Boomtown last week set the blogging world ablaze with the rumor that Google is working up the nerve to buy a local deal-making phenomenon, a startup several experts at the Web 2.0 Summit said was worth billions of dollars.
Groupon, which Boomtown said Google would shell out $3 billion for, offers subscribers local daily deals and the ability to pass the deals along to other users via Facebook, Twitter and e-mail.
Users print up the vouchers or call them up on their mobile device and bring them to the participating stores to claim their deals, which is not unlike the new Facebook Deals service launched a few weeks ago.
The company would seem to tuck in well with Google’s myriad local search and ad efforts to keep people visiting the Website, particularly in the year of the rising smartphone with Android taking off in close pursuit of Apple’s iPhone.
What’s interesting is the rumor comes 11 months after Google was in close discussions with Yelp to buy that local review and ratings Website.
After that deal fell through, Google went on a local business-oriented tear.
I detail that innovation spree here, but it includes renaming Google Local Business Center Google Places; launching Tags; and rolling out the Boost SMB ad platform, Google Place Search and most recently Hotpot for recommendations.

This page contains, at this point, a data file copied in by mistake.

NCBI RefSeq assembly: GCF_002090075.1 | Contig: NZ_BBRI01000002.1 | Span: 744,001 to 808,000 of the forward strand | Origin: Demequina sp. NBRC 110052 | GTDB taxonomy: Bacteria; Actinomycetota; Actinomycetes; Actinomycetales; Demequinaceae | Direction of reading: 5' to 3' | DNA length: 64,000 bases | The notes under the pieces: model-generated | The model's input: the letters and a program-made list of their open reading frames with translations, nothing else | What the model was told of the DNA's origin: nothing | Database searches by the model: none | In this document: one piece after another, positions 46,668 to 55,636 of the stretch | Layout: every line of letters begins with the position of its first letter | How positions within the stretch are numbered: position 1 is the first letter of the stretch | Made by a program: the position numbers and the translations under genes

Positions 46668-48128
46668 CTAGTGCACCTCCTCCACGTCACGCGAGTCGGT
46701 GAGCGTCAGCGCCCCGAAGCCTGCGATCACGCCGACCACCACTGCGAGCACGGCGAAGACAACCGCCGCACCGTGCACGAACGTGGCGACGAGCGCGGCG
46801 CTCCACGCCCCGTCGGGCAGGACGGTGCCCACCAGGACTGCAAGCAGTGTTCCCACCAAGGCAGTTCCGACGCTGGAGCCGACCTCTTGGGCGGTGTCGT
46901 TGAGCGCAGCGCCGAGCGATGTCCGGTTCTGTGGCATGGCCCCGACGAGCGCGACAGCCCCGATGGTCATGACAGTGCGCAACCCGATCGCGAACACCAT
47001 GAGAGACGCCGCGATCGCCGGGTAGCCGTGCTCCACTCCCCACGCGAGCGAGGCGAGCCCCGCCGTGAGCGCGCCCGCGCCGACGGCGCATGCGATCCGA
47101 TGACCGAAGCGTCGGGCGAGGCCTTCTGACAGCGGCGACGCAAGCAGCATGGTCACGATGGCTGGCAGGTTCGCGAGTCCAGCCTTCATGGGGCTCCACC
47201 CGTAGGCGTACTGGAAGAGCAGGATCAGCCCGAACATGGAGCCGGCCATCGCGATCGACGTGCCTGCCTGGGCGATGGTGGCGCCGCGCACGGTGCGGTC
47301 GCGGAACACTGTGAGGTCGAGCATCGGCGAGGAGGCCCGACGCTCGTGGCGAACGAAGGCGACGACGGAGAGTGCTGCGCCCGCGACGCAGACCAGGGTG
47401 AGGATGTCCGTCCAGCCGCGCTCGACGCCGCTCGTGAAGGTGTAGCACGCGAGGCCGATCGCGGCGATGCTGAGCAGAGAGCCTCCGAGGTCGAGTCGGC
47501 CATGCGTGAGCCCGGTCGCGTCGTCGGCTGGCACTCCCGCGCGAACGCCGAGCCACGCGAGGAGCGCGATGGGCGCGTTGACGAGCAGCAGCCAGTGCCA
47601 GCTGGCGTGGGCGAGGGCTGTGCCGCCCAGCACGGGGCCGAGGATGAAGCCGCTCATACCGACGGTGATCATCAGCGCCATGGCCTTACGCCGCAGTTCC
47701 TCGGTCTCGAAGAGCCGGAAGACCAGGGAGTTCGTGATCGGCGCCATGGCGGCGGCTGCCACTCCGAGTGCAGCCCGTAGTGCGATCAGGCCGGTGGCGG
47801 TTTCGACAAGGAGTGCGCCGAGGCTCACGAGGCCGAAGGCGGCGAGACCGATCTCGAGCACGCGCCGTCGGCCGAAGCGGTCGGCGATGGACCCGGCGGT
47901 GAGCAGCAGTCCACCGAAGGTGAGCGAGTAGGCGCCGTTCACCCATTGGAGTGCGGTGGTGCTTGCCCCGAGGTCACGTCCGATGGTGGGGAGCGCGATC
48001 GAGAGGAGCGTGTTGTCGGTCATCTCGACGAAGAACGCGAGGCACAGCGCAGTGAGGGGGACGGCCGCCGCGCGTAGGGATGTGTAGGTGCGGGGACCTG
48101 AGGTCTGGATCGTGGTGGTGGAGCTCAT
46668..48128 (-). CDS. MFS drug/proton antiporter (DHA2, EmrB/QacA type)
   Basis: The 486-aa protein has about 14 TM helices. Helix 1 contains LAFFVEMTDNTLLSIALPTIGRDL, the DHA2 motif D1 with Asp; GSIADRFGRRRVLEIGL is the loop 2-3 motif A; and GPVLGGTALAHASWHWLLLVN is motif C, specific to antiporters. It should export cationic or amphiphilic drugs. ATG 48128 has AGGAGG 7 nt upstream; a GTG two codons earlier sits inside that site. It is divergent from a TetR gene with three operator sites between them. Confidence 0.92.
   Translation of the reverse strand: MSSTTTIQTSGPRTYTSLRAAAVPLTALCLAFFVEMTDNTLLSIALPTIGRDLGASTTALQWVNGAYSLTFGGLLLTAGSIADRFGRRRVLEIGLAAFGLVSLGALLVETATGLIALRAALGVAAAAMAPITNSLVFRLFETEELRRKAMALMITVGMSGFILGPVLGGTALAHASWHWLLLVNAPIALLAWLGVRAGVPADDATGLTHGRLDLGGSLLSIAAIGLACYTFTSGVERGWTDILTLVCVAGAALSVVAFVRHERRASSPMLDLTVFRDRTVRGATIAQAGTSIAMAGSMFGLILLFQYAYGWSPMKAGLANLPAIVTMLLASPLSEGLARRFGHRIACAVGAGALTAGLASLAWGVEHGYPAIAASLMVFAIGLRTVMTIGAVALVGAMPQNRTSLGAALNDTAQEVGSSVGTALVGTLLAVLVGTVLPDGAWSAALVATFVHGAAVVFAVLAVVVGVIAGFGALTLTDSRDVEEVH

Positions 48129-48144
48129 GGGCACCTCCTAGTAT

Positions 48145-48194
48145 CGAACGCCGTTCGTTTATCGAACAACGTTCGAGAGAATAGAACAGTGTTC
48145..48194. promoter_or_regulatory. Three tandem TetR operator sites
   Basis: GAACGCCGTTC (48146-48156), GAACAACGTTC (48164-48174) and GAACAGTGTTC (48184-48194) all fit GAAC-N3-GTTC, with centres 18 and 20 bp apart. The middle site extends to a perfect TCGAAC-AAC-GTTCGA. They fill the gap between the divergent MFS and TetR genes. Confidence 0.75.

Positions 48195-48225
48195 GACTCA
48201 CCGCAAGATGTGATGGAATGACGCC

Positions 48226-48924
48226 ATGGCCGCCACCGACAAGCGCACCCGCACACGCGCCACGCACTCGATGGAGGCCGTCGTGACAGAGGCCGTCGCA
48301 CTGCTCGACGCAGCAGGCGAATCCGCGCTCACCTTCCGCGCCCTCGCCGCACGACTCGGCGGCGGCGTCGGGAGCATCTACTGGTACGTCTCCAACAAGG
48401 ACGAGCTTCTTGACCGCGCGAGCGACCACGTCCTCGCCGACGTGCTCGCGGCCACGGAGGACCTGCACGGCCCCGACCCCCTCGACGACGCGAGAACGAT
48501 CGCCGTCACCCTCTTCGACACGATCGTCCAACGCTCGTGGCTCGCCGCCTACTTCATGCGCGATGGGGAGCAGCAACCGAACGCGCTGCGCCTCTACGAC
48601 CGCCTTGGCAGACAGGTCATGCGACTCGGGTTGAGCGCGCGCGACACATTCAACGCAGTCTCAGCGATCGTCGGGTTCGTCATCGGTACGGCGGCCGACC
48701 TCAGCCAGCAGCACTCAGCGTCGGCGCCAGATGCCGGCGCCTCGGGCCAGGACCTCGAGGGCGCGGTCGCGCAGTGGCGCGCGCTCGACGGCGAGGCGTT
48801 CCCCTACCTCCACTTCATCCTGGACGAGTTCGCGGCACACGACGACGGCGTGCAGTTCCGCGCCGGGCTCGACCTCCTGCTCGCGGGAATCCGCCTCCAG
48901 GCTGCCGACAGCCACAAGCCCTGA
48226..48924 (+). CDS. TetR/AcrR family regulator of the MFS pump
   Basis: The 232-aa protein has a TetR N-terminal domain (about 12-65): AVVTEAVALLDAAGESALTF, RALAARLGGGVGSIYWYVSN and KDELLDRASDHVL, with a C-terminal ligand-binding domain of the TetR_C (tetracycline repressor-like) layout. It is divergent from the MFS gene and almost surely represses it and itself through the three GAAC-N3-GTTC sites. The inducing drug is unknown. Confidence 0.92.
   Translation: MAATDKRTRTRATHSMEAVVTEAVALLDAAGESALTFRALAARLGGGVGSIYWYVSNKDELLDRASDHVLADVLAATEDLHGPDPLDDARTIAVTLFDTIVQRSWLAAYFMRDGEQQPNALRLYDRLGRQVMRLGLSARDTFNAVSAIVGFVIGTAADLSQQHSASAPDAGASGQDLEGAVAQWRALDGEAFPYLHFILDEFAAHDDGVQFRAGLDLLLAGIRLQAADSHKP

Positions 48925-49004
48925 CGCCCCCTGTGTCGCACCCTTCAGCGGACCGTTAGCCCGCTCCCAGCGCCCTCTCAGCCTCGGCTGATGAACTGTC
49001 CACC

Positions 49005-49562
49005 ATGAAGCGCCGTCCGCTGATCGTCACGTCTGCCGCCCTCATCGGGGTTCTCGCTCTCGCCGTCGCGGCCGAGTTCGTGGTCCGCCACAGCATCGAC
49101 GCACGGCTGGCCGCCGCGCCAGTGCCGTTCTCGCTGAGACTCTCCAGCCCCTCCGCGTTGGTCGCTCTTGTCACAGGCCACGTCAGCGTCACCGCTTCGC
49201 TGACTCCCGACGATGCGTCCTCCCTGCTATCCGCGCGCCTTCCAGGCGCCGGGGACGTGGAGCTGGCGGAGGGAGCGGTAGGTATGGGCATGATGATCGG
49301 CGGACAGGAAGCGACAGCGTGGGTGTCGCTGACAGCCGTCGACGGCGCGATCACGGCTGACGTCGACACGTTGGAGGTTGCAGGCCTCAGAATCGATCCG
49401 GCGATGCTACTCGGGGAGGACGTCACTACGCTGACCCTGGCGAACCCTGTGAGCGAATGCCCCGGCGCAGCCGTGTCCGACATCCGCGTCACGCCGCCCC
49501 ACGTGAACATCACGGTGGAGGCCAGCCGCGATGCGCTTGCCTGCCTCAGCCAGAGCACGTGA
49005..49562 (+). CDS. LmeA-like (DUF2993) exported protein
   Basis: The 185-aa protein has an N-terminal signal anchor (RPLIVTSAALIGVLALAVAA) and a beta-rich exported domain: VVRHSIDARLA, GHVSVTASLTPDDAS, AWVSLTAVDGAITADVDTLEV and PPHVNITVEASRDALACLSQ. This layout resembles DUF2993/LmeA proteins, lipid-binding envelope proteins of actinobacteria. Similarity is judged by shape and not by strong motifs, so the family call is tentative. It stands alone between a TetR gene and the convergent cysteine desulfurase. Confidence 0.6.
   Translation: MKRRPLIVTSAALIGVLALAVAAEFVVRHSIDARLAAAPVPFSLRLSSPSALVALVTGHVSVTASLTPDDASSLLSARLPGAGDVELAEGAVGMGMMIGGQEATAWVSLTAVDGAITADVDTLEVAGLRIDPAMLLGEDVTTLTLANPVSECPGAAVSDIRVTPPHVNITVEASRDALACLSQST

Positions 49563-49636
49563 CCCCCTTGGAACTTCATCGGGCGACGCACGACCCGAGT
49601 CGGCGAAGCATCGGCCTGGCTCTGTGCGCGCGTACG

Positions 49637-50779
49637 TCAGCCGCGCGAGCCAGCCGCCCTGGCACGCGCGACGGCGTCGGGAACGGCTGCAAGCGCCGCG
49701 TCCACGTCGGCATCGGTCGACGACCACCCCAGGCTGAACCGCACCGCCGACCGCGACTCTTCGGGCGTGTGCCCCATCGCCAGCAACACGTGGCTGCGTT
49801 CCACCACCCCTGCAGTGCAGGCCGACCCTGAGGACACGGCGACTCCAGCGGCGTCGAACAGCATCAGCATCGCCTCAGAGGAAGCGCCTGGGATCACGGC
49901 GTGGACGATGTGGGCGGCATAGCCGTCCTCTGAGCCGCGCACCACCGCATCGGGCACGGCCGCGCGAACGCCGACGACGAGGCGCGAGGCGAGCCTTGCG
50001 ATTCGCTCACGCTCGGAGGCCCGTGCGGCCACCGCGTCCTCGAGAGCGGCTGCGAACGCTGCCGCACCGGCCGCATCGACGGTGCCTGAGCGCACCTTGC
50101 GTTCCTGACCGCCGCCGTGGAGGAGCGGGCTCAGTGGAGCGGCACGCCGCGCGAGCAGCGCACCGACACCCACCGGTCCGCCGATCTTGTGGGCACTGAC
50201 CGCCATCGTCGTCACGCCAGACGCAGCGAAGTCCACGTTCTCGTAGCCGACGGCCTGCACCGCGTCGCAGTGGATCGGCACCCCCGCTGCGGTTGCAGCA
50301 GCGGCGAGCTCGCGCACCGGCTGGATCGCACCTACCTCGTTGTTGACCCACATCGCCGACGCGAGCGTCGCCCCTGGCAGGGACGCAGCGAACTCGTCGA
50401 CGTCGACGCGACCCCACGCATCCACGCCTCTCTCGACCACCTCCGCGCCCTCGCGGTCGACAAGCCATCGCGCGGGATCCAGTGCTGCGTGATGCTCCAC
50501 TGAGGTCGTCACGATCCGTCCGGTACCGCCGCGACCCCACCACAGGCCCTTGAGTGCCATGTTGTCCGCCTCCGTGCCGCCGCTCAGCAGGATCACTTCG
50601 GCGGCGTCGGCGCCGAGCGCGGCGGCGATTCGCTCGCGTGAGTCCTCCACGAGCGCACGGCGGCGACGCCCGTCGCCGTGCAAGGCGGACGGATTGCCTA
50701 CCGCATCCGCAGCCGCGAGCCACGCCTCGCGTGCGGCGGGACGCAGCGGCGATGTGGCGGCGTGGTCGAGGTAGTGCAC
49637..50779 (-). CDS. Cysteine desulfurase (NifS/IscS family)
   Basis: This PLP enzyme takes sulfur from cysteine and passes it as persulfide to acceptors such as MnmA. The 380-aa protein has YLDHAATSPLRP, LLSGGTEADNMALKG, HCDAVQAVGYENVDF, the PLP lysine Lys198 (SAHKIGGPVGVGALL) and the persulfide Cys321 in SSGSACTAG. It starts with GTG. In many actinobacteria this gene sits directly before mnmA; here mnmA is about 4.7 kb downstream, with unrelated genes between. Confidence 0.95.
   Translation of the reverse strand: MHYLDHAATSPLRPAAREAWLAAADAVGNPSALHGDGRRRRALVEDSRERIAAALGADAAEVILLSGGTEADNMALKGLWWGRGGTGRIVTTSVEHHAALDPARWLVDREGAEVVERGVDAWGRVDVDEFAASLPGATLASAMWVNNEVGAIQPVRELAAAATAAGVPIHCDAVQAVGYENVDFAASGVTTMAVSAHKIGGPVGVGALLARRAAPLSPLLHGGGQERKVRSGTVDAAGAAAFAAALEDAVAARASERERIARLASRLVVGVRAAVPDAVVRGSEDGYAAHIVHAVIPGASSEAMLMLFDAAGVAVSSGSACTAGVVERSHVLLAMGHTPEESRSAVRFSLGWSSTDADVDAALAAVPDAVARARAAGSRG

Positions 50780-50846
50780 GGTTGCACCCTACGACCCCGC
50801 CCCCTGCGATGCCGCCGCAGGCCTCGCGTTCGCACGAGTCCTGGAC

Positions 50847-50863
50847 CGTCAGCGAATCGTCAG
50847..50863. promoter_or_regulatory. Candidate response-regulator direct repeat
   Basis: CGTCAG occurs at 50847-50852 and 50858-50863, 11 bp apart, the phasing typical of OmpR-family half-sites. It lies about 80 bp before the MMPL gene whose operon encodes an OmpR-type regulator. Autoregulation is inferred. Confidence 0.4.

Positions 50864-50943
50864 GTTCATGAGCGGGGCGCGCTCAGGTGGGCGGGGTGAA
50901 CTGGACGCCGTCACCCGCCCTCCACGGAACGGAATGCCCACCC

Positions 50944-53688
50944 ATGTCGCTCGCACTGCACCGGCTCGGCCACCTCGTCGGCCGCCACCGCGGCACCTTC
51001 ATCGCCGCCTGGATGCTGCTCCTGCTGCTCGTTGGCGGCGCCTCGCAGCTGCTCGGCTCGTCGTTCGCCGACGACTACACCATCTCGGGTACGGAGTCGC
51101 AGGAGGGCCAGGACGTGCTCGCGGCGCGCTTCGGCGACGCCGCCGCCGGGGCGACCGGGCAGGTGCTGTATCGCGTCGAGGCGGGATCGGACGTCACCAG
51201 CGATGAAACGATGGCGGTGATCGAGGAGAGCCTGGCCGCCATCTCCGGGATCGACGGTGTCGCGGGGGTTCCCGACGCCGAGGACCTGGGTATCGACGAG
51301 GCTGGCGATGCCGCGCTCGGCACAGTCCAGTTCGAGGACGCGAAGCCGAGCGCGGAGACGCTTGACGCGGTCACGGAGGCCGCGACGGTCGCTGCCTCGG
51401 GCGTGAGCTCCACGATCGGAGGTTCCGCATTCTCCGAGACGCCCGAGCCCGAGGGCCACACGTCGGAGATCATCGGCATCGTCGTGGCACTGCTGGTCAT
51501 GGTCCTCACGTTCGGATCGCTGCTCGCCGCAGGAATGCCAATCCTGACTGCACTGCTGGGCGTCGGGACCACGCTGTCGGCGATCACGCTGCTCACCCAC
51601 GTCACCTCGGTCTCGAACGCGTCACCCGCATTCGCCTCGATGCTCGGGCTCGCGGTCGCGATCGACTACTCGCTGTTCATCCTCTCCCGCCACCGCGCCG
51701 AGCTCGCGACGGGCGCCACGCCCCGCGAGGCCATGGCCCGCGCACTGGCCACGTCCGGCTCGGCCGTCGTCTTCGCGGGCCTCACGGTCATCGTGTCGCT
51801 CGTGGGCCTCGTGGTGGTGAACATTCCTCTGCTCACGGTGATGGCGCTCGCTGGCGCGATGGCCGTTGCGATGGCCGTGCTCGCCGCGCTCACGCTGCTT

Google has done quite well in local from April through last week. About the only thing it doesn’t have is a viable check-in platform for local deals like Facebook Deals and Foursquare. People just don’t use Google Latitude and Google Buzz like they should.
Groupon would make Google a local traffic powerhouse, providing a nice boost to its local search and ad properties I listed above.
Does Google keep Groupon as a stand-alone Website, like it just did with Boutiques.com, the former Like.com asset, or does it integrate Groupon throughout Google Places?
My guess is it keeps Groupon separate, but surfaces the daily deals across Google Places and lets participants advertise however they want — Tags, Boost, which is ostensibly an SMB version of AdWords.
Getting Groupon would also keep the company from Yahoo (which just introduced Local Offers with Groupon as a partner and is said to be interested in the company), Facebook, Microsoft and anyone with half a stake in the digital ad realm.
Frankly, it could use Groupon to finish up strong in 2010 after a year of misses, such as the Nexus One, Google Buzz and the closure of Google Wave, and to add to its string of hits, such as Google Instant and the rise of YouTube display ads and AdMob mobile ads.